Eulogy for Rose
(Editor’s Note: Ina Draper DeFoe, Columbia poetess, wrote this tribute to the late Rose Gaffney of Bodega Bay, a unique citizen of the Redwood Empire. It is edited for today’s Medley.)
Our family knew Rose Gaffney back before there was anything to threaten her ownership of Bodega Head. One weekend my youngest son, John DeFoe, had her pose and he copied her likeness in charcoal and later produced a couple of oil portraits, one of which he gave to her. I have the other one, on excellent likeness.
As everyone knows Rose was not beautiful. A more inappropriate name for such a woman could not be imagined. But, often, hearing people speak of her homeliness, I have wished they might have seen the expression on her face when she spoke of her husband: “My Bill.” She missed him so much when he died and I am quite sure she believed him to be a prince of a fellow.
Recently, one of her friends sent a letter to the Democrat and spoke of her being uneducated. By this, I presume, she meant that Rose had no university degrees to hang on her wall.
All of my life I’ve wondered about that word: educated. Of what does education consist? I have wondered who among the educated would win against Rose in a knowledge contest.
She had no diplomas, that is true, but she had something quite as good. She was knowledgeable to a high degree. She had curiosity. She believed in the laws of justice. She was forthright, honest and stood firmly for what she believed. She read constantly all of her life. Nature, to her, was deeply wonderful and always informative.
The letter spoke of her various collections and how they might, in time, be lost because there would be no storage area for them. At one time Rose was in touch with the Smithsonian Institution and someone from that foundation came to see her collection of arrowheads. For a long time she considered giving it to the foundation. It would have been welcomed. But, at that . time, she had very little money. She coped but it was, in the way of food and clothes, a hand to mouth existence. Finally though she decided she must keep her beloved arrowheads, hoping that someday, sometime, local people would come to know their value and would want them retained as a token in her memory.
Her Indian basket collection alone is of great value now when such basket art is a lost art. Few such intricate and beautiful things are made by hand now.
She has a collection of every shell produced on the entire line of the Pacific Coast. Once my husband asked her: “How do you manage to find such very, very small shells?” She replied: “By crawling on my belly.” And I’m sure that is what she did.
Rose wasn’t small and dainty. She was tall and broad and rugged. She wore her thin hair pulled back from a round, full face and she had eyes that were sharp and intelligent and saw everything. The finest line on a person’s face meant something to her and she was an excellent judge of character. She seemed to sense, to nose out, the qualities of a person’s character. She knew, almost instantly, if a person were honest, true, or if he happened to be a real stinker.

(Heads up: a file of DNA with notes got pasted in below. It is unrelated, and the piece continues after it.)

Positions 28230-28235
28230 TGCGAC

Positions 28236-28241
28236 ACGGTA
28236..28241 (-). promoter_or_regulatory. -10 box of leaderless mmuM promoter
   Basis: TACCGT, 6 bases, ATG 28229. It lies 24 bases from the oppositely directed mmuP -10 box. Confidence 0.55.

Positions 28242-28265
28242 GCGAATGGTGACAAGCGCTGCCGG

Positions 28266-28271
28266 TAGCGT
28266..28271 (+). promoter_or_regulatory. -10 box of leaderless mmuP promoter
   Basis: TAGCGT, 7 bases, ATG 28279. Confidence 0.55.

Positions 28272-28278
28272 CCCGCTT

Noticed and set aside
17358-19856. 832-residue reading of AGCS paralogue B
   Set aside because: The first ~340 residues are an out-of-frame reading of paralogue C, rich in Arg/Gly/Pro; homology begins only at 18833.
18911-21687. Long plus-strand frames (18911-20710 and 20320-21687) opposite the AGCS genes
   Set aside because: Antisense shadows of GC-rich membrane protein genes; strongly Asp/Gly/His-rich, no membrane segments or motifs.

I’ll never forget her chuckle. It was low and constant and she could talk until you thought she’d surely become exhausted. All she needed was a listener. But anyone patient enough to listen did learn.
When Alfred Hitchcock decided to make the film .”The Birds” he sent his scouts to locate the ideal spot. Bodega Head and Rose’s ranch were chosen. The men came to deal with Rose, to tell her that the great Hitchcock would make a movie if she were willing to allow it made on the ranch. She said: “And who is this man Hitchcock? And if this is all so important to him’ why isn’t he here asking me himself?”
When an agreement was finally reached and she met Mr. Hitchcock, I doubt her heart accelerated a single beat. When he sent her a ticket for the preview-showing, and the cost of the trip to Hollywood, she was not impressed. She did not go. He had told her that it would be a great honor. She had replied: “Honor to whom?”
She didn’t understand why the Pacific Gas & Electric Company wanted Bodega Head. When she found out that the company planned to build an atomic plant over the San Andreas earthquake fault which runs along the California coastline, she was so shocked, so fiercely angry, that she vowed this would never happen, not if she could stop it. She went to work to learn what she could do to stop it. It was a long and fierce battle and she won.
She studied law. She approached anyone and everyone who might help her, give her knowledge, teach her what she was up against. She combined her abilities and knowledge with some of the legal lights of San Francisco, some of the sympathetic and indignant in Santa Rosa.
A woman of lesser strength would have failed.
Excitement was Rose’s food. Winning was her dessert.
Later, when she learned that she could not retain her land, she stood for a fair market price and, finally, this was paid. She told me that her parents came from Finland to America; that her mother was big with child and greatly feared that her baby would not be born in America. “I came just after we landed,” she said, and chuckled. “They didn’t catch me being dumb enough not to know what it meant to be born an American citizen.”
She was, indeed, a fine, brave and interesting person. There ought to be more like her in our world.
— INA DRAPER DE FOE